Tuesday, 19 July 2011 13:06

It All Adds Up - Just the Facts, Ma'am?

Written by  Ric Crossman
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Just The Facts, Ma’am?

There’s an old quote that goes “If the law is against you, argue the facts. If the facts are against you, argue the law. If both are against you, pound the table and yell like hell!” It’s a nice line, but it’s the first two sentences that carry the real message: sometimes facts are completely irrelevant.

That might sound like a stupid thing to say. It might sound more stupid still coming from someone who makes their living acquiring huge sets of numbers and trying to tease out the underlying truths they reveal.

What the above quotation is really saying, though, and what I want to get at, is this: some facts are more important than others.

It doesn’t take much knowledge of our legal system (or many others) to know that occasionally you can be perfectly sure that the defendant has deliberately killed another human being, but be equally aware that they will never be found guilty of murder. Perhaps the legal definition of murder doesn’t encompass exactly what they did - if it was clearly in self-defence, for example, or in the defence of others. Perhaps there is sufficient evidence of malpractice by the state that the law demands the defendant be released*. Either way, there are times where you could have, to quote Blackadder, a signed confession saying “I’m glad I killed the bastard”, and it wouldn’t make any difference. The immutable facts embedded in our legal mechanisms trump the paltry knowledge that someone deliberately killed someone else.

A similar situation exists in mathematics. The legal system has its rules; we have ours. In both cases, it comes down to application of the logic. Logic and facts are concepts which orbit around a central point, with each powering and complementing the other. Use either badly, and the other suffers. Logic applied in denial of prudent facts leads to ridiculous conclusions, but an obsession with facts (and one man’s fact is another man’s factoid) without logical appraisal leads to blind alleys and hypocrisies, and ultimately fanaticisms.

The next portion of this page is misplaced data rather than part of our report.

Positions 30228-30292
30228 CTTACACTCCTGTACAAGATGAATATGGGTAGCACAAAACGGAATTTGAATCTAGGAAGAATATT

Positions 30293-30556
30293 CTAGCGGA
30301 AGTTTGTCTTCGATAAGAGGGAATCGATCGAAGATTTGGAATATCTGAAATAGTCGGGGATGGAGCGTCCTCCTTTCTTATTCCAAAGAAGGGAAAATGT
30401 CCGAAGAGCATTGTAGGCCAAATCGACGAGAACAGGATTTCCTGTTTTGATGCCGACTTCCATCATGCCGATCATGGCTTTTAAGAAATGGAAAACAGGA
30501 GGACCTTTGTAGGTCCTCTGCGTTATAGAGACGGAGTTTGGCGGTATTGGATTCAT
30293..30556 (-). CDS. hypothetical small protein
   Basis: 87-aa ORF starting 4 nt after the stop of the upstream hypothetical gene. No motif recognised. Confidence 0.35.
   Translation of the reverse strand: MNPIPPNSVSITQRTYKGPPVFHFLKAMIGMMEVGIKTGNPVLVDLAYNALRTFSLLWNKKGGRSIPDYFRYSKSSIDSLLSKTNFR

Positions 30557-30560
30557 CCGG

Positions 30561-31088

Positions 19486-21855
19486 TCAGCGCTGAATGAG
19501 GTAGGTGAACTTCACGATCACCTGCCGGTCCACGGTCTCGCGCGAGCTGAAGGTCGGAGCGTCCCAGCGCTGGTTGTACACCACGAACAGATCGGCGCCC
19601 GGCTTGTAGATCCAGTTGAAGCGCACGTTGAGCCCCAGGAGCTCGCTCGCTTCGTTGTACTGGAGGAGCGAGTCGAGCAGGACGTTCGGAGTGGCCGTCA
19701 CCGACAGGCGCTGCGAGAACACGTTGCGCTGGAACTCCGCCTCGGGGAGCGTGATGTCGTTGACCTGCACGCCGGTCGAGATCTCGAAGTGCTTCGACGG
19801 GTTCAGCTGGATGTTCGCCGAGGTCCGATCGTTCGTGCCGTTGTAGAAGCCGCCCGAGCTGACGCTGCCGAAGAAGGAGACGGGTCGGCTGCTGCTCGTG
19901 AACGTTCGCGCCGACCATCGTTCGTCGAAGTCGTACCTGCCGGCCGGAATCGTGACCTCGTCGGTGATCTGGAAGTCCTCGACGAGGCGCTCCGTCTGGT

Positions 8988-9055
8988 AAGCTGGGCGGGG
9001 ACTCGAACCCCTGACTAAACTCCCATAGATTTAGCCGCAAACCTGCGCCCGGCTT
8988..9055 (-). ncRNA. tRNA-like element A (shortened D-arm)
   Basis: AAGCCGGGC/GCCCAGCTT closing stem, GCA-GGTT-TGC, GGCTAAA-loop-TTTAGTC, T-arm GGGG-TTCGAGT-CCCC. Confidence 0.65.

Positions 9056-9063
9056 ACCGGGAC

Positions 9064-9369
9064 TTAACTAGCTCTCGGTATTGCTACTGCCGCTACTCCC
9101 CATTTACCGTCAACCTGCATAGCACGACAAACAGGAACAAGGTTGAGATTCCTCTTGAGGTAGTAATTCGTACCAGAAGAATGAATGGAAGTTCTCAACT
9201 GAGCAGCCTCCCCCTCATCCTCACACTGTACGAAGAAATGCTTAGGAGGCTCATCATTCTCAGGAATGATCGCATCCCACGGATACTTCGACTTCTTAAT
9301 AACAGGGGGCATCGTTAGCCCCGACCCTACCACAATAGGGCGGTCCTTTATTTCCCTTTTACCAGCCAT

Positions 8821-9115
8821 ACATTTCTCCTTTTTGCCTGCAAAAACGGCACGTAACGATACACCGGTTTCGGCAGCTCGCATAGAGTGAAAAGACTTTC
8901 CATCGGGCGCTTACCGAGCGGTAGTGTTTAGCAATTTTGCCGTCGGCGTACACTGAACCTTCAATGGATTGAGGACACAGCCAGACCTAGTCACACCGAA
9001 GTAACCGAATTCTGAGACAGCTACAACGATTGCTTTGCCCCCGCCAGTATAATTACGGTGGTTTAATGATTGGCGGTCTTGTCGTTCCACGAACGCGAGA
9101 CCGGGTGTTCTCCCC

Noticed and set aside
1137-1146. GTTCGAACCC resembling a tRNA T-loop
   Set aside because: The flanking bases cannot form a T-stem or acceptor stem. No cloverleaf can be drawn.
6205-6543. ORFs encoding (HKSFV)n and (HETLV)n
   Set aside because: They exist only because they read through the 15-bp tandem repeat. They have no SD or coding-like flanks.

I came across a minor but fairly telling reminder of all this a few years ago, when I entered a long discussion about whether Marvel’s temporary killing of Captain America and DC’s similar move with Batman was suggestive of plagiarism. The unofficial prosecution in our impromptu trial hoped to prove their case with a laundry list of similarities between the two stories.

To me, those lists were profoundly inconclusive (like saying Quantum Leap rips off Doctor Who because both series make a mockery of linear time), and I said so, offering my arguments as to why the similarities could easily be considered coincidence.

The thing is; I’ve never read either story. For all I know, Marvel spent ten minutes photo-shopping Steve Rogers over the top of Bruce Wayne and then hit “PRINT”.** Establishing the fact of whether or not plagiarism occurred was something I couldn’t speak to. All I could argue was that the evidence offered was woefully short of convincing.

Long story short, this did not impress the prosecution. How could I possibly comment on the plagiarism accusation, they demanded, if I hadn’t actually compared the two stories? Without even knowing who was being accused of copying whom?

There is a subtle but vitally important point buried in all of this. My intentions had been entirely misunderstood. My argument was never that no plagiarism was involved. It was quite simply that their evidence did not logically imply plagiarism.

Statisticians, as I’ve said, operate a lot like lawyers. It’s not that we don’t care what really happened - far from it - it’s simply that from our perspective, the evidence assembled either proves a case, or it doesn’t.

I was reminded of all this a few days ago, when the case against Dominique Strauss-Kahn collapsed. For those who haven’t been following this story, Mr Strauss-Kahn (henceforth called DSK, because I’m running out of wick) – at that time the Managing Director of the International Monetary Fund (IMF) - was accused in May of raping a hotel maid in New York, and was arrested before his plane could leave the runway.